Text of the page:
Days of Yore
Evans Lake (66K)
Evans Pond
as recounted by

Bill Day

Evans Pond 1908
                      (36K)
Evans Pond 1908

Evans Lake (103K)
Evans' Flour & Grist Mill,1819-87

Evans Lake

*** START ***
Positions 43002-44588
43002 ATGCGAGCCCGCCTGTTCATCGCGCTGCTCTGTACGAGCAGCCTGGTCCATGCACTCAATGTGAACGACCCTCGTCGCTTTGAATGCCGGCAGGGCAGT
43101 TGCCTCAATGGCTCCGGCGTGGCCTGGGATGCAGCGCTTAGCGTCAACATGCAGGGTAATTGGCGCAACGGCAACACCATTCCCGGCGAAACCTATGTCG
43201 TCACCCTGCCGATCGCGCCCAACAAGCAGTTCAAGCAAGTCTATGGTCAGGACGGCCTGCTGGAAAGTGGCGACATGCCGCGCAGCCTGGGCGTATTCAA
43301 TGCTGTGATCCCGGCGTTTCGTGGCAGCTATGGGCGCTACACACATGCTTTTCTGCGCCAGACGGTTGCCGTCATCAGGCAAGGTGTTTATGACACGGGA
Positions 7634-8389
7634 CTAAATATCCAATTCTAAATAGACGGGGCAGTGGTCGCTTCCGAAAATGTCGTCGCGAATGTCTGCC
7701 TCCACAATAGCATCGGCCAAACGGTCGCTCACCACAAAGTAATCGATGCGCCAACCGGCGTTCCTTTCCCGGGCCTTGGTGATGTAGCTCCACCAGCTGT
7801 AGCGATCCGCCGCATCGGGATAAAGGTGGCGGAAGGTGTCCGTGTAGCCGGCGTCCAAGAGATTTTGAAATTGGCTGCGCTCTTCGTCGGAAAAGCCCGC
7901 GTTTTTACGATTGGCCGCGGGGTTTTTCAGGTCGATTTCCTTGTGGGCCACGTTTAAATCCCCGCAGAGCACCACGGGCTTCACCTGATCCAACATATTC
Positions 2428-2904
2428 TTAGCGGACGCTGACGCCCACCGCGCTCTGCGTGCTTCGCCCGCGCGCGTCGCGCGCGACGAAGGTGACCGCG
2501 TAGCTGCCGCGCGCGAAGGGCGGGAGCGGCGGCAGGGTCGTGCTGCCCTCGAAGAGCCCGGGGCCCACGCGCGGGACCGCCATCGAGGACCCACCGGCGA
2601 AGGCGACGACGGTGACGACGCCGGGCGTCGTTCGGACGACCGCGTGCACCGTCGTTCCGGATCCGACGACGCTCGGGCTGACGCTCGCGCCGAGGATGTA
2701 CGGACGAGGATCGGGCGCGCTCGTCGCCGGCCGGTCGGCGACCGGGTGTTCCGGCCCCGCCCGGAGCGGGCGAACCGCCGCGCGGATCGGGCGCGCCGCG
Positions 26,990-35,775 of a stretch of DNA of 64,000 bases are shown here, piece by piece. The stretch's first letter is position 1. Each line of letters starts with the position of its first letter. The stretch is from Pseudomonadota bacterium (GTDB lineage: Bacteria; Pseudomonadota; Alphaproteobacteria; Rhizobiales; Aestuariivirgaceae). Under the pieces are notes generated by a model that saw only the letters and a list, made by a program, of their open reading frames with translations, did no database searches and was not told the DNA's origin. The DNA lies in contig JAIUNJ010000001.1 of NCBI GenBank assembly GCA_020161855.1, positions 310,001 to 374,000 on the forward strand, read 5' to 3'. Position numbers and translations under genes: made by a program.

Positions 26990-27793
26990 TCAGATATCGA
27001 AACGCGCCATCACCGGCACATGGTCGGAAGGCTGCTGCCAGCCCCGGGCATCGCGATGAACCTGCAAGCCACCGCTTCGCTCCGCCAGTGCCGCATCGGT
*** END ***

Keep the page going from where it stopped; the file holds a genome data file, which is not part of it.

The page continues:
Going down Mill Road toward the bridge by the spillway at Evans Lake with the Mews on the right, the lagoon on the left, and the lake directly ahead, it is difficult to realize that the areas were so different just some sixty years ago. In 1913 Mill Road was there, but on the right were the woods with a standpipe standing just off Kings Highway. On the left, Cooper Creek ran through the cow pasture on its way to the Delaware River. High on the hill where the Parkway Apartments now are, was the Munn's farmhouse whose cows supplied Haddonfield with milk. The mill hole under the bridge by the dam was the fishing and swimming spot for the kids who would spend all day there during the summers. The banks were held in place by hard bags of cement. Charred embers of the old mill were still in evidence and the old wooden spillway pilings were still there under the water. With the dam gone, no lake existed; just a twelve foot stream ran through from the direction of the Batesville bridge. That this was tidewater was proven by the presence of the river suckers that could be caught then all along the creek. On the right of Mill Road on the shore of the lake was a house that was occupied by Mr. William Oakley, a Civil War veteran, who was an employee of the mill when it was in operation. In later years old Dave lived in the house, and for a few dollars each summer he was caretaker of the canoes that the young swains wanted watched. Across the bridge and farther up the road opposite John Croft's farmhouse which is still standing, stood an old two story wooden house where the miller lived who operated the mill. The barn near the house was on the boundary line with half of it in Haddonfield and half in Delaware Township. The mill was destroyed by fire which was blamed on an itinerant umbrella mender who had been given permission to sleep in it. In use it had been that largest flour mill in the area. Sam Patton did most of the reminiscing of this lake area, as in his boyhood he lived in the miller's old house. Sam also recalls that Cooper Creek was navigable from the Delaware River nearly up to Evans Lake because barges were able to unload cargoes at the Grove Street bridge which was then know as Stoy's Landing.

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